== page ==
By Dennis Stein
Finding reasonably priced feed and forages has been a full-time job following the struggles of winter 2013. Michigan State University Extension recommends that farms feeding cattle and cows need to take inventory of on-hand forage supplies now. By knowing what you currently have, a plan can be developed to secure the remaining feed and forages needed to carry the livestock operation through to next year’s crop.
Late spring and summer 2013 have presented several challenges from too wet to too dry and too hot to too cool leaving many farms wondering about the potential of late planted corn failing to make maturity before a killing frost. This situation creates an opportunity for crop farms to consider selling their field corn as silage now rather than rolling the dice in hopes that a perfect fall will allow the corn to mature. If they miss silage harvest and there is a frost before the corn matures, farmers may want to sell earlage rather than trying to harvest immature high moisture corn.
As we recover from one of the smallest hay inventories in recent history, farms are forced to pay higher forage prices. The 2013 hay growing season has been good for most of the Saginaw Valley with some farms being able to refill some very empty hay barns, but we are not out of woods just yet. Harvest time prices for hay continue to be paid at prices above long term trend levels on the limited supply of hay grown this summer. As hay acres continue to shrink and yields decrease over time, hay supplies will likely remain at risk for the next few years.
Livestock farms should have a plan of action to insure reasonable supplies of forages for the fall of 2013 through the winter of 2014. A good first step is to build a feed and forage need budget to estimate feed needs for your farm. Once you have a reasonable feed needs budget estimate then you can calculate any additional needs to quickly identify and secure potential sources of forage or feed alternatives that would work for your farm’s livestock needs.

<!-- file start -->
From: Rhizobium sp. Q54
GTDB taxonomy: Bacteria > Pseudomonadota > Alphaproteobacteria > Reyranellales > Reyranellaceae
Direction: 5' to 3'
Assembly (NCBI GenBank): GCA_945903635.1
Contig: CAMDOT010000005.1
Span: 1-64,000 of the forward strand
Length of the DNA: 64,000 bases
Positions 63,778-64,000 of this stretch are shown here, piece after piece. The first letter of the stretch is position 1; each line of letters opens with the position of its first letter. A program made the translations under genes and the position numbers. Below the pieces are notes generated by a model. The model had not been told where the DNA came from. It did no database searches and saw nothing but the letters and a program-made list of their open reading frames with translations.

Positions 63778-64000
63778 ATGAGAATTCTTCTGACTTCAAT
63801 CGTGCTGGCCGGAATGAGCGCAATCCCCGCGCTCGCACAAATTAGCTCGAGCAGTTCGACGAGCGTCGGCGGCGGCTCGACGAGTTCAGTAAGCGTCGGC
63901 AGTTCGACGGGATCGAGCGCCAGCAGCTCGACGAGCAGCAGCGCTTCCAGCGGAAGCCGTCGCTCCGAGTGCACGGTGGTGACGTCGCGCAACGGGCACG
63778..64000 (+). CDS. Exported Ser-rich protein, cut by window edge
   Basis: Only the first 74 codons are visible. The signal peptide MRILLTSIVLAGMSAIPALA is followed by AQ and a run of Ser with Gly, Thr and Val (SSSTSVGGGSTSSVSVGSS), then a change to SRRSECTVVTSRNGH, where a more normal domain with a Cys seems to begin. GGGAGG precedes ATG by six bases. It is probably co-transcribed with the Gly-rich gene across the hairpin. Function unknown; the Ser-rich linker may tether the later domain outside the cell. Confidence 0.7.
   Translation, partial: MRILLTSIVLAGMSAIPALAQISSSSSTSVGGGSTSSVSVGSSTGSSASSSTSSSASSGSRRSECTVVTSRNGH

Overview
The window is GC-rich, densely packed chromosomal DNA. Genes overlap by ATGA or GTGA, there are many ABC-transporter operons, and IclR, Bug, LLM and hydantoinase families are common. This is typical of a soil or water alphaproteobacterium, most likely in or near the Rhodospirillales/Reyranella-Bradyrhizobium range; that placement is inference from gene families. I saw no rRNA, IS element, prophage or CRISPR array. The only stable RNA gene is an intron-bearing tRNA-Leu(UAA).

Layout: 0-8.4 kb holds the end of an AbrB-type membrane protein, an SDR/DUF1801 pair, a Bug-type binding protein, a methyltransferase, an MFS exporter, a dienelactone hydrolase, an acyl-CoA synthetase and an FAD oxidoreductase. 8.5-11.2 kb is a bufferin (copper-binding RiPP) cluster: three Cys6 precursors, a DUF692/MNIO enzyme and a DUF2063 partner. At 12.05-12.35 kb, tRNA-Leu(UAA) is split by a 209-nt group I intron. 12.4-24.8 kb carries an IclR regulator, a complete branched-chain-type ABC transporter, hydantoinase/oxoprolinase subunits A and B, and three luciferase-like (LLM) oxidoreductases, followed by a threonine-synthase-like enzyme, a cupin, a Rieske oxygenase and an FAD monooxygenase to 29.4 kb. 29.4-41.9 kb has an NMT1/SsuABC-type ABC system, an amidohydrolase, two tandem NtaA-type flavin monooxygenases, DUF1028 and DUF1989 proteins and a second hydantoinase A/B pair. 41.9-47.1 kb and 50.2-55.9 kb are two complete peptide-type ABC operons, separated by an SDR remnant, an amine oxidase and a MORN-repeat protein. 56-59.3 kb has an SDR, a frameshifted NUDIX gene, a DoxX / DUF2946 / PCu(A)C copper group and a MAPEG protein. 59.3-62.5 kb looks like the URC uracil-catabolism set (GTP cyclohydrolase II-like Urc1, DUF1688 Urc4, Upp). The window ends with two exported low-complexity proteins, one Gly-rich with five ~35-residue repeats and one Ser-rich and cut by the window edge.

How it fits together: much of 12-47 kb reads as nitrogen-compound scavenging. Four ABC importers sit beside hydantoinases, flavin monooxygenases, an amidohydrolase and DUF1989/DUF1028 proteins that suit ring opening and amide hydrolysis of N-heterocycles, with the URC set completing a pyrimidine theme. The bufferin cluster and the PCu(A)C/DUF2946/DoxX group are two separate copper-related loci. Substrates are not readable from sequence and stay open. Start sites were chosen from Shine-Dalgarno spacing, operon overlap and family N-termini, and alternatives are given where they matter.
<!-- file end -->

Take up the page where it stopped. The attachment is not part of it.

The 2013 corn silage harvest will soon begin, which will represent the harvest and storage of the farm’s major forage source for the next twelve months. Even with the reduction in corn grain market prices some farms may find the opportunity to purchase some late planted corn as a more economical source of corn silage than what they grow. Fields of late planted corn may be something that livestock farms can purchase from crop producers who are looking to reduce risk if these fields do not mature before this year’s killing frost. In some cases farms may have planted beyond the crop insurance planting date requirements leaving these fields exposed to a huge risk. Farms considering the purchase of immature fields of corn may want to review Pricing Immature Corn, developed by Michigan State University Extension.